Jill Allum reflects on goodness and gratitude
Great Ormond Street Hospital (GOSH) in London has been in the news in recent years. In 1982 the medical staff there saved the life of my daughter of twelve. Pip had chickenpox and, unlike my three sons, had very few spots; but as she deteriorated rapidly we found out it had gone into her brain and liver.
After a few days, she was sinking into unconsciousness. A doctor called in the night and said: ‘It’s a throat infection.’ But next morning she was writhing on the floor. The doctor arrived and got her into an ambulance, which waited for ages before finding a hospital that would take her. Finally, she was accepted by a mental hospital! By now she was in a deep coma. She was then moved in the night to the main hospital. The next day I was in an ambulance with her, hurtling to Great Ormond Street through snow and ice. It was a Sunday and they couldn’t get the stretcher through the revolving doors!
At last, she went into a ward and it seemed like a play on television: everyone running, a monitor put in her brain, me sleeping on the floor. The next day she was in intensive care, amongst the tiny babies in incubators. They fought for her life with horrible drugs and by Tuesday had a diagnosis: Reye’s syndrome.
That evening I tried to tell my village, near Colchester. Everyone I phoned was out. Finally, one person was in, who said: ‘They’re all in the Methodist church praying.’ She ran to the church and burst in with the news. Later, the rector told me that the Anglicans were there too and when the news arrived it was electrifying! A few days later the radiologist monitoring her brain gave me a ‘thumbs up’ from outside our cubicle. She came from Colchester and later said: ‘I went home at the weekend. The whole town is praying for her!’ Then one day I was told she would live!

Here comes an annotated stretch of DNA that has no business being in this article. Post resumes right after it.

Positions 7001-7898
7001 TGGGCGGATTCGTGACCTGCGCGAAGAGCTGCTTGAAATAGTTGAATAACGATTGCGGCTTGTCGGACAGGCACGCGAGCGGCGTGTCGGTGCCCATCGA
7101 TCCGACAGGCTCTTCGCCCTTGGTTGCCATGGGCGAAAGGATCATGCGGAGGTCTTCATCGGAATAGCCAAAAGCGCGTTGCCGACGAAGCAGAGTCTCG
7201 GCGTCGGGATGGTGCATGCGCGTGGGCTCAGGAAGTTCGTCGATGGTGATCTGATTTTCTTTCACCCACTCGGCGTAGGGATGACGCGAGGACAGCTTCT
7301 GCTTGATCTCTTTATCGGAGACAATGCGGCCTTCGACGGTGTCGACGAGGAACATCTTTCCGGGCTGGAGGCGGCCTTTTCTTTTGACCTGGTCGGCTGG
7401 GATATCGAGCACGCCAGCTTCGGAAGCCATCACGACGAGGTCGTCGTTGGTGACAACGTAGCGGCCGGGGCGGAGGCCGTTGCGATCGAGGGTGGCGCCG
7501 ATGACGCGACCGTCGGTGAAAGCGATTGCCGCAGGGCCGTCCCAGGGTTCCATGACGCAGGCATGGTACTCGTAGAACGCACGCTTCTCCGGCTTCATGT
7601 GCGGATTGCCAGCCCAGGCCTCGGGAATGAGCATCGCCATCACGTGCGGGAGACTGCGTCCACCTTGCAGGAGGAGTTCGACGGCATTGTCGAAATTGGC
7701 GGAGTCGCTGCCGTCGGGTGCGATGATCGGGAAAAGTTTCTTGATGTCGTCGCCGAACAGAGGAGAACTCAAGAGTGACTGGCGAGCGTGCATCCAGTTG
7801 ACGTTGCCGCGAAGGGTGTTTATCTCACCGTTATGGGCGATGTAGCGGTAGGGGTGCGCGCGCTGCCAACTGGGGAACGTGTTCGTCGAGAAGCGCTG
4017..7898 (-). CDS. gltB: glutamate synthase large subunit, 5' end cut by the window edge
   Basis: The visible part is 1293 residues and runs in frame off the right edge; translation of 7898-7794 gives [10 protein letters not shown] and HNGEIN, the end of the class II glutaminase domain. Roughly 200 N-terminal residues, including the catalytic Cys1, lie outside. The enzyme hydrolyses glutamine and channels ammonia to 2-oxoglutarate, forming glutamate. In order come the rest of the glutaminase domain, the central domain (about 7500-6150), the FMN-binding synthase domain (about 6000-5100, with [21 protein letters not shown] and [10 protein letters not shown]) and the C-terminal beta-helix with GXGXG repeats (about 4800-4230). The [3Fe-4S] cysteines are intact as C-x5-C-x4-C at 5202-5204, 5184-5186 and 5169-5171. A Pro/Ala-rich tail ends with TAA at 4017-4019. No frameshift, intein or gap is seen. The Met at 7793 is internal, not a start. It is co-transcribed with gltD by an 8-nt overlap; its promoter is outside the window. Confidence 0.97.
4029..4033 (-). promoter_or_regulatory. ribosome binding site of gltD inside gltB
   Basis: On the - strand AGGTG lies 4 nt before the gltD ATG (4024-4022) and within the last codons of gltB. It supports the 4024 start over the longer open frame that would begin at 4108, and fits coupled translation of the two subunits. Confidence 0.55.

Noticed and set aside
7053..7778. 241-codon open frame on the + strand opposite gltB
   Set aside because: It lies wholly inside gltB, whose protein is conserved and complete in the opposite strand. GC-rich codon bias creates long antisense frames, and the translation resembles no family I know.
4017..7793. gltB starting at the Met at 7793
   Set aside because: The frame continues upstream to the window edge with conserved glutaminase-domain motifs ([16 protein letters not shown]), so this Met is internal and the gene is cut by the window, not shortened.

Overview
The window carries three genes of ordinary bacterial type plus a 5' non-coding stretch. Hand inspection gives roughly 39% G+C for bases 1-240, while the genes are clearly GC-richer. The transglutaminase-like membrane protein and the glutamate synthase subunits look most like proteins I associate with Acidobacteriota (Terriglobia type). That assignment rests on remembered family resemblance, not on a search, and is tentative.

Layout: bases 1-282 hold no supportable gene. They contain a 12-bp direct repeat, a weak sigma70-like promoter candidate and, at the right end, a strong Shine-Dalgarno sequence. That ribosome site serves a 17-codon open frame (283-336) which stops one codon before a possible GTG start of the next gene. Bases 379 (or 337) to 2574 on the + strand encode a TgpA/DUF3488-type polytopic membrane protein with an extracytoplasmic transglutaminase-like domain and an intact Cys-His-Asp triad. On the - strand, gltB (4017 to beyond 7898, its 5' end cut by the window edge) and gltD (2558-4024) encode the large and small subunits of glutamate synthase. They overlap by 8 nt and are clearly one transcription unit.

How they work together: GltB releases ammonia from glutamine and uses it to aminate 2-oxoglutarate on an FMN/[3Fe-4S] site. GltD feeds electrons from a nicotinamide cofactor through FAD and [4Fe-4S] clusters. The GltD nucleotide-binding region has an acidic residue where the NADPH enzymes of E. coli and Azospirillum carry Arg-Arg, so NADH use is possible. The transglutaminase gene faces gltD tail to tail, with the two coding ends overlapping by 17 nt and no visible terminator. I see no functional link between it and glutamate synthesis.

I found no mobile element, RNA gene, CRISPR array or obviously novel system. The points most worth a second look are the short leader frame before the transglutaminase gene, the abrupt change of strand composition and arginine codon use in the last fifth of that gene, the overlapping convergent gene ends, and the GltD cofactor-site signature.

The chapel had become extremely important. The messages left on the altar steps were so moving. Once I flung myself into the chaplain’s arms sobbing. As I need to write, I wrote pages every day. Friends from home arrived, took each day’s progress, so the members of our churches could pray for that day’s needs. The upholding was tremendous. Each event, like coming off the breathing machine, was recorded. At the end, one of our wonderful nurses took all my writings to use for her special study.
And so Pip came through. I lived in or near GOSH for four weeks. At last I could take her home – in a taxi with the kindest driver. She still needed time to recover until the day came when she was well enough to go back to her high school. She was in the top form of the second year and when she came out of intensive care she could not do three times four! But she slowly recovered and we thank GOSH and all the wonderful people who prayed for her from the bottom of our hearts. There is such goodness to be grateful for in the world – as well as the darkness we so often see on the news.
I am proud that my eldest son, Pete, wore the GOSH ‘crying child’ on his cycling shirt when he did the London to Paris cycle ride and raised money for the hospital.
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